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Monte Carlo Dosimetry for a Dedicated Cone-Beam CT Head Scanner

A Sisniega

A Sisniega1*, W Zbijewski1 , J Xu1 , H Dang1 , J W Stayman1 , N Aygun1 , V E Koliatsos1 , X Wang2 , D H Foos2 , J H Siewerdsen1 , (1) Johns Hopkins University, Balitmore, MD, (2) Carestream Health, Rochester, NY


WE-EF-207-5 (Wednesday, July 15, 2015) 1:45 PM - 3:45 PM Room: 207

Purpose: Cone-Beam CT (CBCT) is an attractive platform for point-of-care imaging of traumatic brain injury and intracranial hemorrhage. This work implements and evaluates a fast Monte-Carlo (MC) dose estimation engine for development of a dedicated head CBCT scanner, optimization of acquisition protocols, geometry, bowtie filter designs, and patient-specific dosimetry.
Methods: Dose scoring with a GPU-based MC CBCT simulator was validated on an imaging bench using a modified 16 cm CTDI phantom with 7 ion chamber shafts along the central ray for 80 - 100 kVp (+2 mm Al, +0.2 mm Cu). Dose distributions were computed in a segmented CBCT reconstruction of an anthropomorphic head phantom with 4x10⁵ tracked photons per scan (5 min runtime). Circular orbits with angular span ranging from short scan (180° + fan angle) to full rotation (360°) were considered for fixed total mAs per scan. Two aluminum filters were investigated: aggressive bowtie, and moderate bowtie (matched to 16 cm and 32 cm water cylinder, respectively).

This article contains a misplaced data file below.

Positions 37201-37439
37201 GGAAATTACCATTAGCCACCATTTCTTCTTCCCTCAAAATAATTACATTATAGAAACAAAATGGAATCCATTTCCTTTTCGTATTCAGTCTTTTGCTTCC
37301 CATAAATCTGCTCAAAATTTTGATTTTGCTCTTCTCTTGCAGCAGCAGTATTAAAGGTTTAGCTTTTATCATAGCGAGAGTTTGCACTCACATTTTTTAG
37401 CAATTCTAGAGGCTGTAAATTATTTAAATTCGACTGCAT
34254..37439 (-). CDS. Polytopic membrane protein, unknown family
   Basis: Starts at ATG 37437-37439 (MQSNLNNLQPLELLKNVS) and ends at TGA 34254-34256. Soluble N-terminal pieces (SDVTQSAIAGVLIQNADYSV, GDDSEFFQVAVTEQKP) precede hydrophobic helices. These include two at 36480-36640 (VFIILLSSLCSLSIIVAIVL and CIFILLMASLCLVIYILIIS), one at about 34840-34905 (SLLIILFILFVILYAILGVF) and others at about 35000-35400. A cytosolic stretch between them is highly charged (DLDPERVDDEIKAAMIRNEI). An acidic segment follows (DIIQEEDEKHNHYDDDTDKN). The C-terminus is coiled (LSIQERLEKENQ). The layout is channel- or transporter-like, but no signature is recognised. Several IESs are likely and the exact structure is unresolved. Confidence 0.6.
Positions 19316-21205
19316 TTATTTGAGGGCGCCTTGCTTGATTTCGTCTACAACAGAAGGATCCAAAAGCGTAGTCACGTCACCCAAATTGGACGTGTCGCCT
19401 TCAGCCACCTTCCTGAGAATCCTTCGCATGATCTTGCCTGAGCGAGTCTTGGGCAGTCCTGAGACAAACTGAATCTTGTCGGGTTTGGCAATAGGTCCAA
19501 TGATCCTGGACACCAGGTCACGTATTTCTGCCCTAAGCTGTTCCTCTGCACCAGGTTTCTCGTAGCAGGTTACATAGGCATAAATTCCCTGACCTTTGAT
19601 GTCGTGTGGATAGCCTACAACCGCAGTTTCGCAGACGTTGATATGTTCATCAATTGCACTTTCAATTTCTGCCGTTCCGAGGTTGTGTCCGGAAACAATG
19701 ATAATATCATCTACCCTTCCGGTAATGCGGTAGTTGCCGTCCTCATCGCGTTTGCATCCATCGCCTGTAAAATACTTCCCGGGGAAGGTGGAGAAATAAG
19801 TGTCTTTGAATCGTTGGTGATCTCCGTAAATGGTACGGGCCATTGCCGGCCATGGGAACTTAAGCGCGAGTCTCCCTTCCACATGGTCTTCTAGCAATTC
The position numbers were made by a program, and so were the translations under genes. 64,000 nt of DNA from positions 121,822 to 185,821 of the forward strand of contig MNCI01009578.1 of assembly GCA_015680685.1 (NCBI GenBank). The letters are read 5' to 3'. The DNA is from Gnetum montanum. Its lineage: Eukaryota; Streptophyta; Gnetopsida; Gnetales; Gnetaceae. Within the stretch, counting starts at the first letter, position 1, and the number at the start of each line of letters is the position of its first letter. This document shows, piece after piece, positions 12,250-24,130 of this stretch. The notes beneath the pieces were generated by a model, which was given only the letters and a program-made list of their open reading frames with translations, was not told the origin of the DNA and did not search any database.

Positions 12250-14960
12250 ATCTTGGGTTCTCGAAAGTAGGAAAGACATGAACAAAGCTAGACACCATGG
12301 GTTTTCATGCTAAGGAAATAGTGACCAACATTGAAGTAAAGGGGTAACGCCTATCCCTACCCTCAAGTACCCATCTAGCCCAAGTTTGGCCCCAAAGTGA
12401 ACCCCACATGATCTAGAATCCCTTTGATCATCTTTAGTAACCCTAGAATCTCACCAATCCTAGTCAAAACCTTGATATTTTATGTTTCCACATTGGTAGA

Results: MC dose estimates showed strong agreement with measurements (RMSE<0.001 mGy/mAs). A moderate (aggressive) bowtie reduced the dose, per total mAs, by 20% (30%) at the center of the head, by 40% (50%) at the eye lens, and by 70% (80%) at the posterior skin entrance. For the no bowtie configuration, a short scan reduced the eye lens dose by 62% (from 0.08 mGy/mAs to 0.03 mGy/mAs) compared to full scan, although the dose to spinal bone marrow increased by 40%. For both bowties, the short scan resulted in a similar 40% increase in bone marrow dose, but the reduction in the eye lens was more pronounced: 70% (90%) for the moderate (aggressive) bowtie.
Conclusions: Dose maps obtained with validated MC simulation demonstrated dose reduction in sensitive structures (eye lens and bone marrow) through combination of short-scan trajectories and bowtie filters.

Funding Support, Disclosures, and Conflict of Interest: Xiaohui Wang and David Foos are employees of Carestream Health

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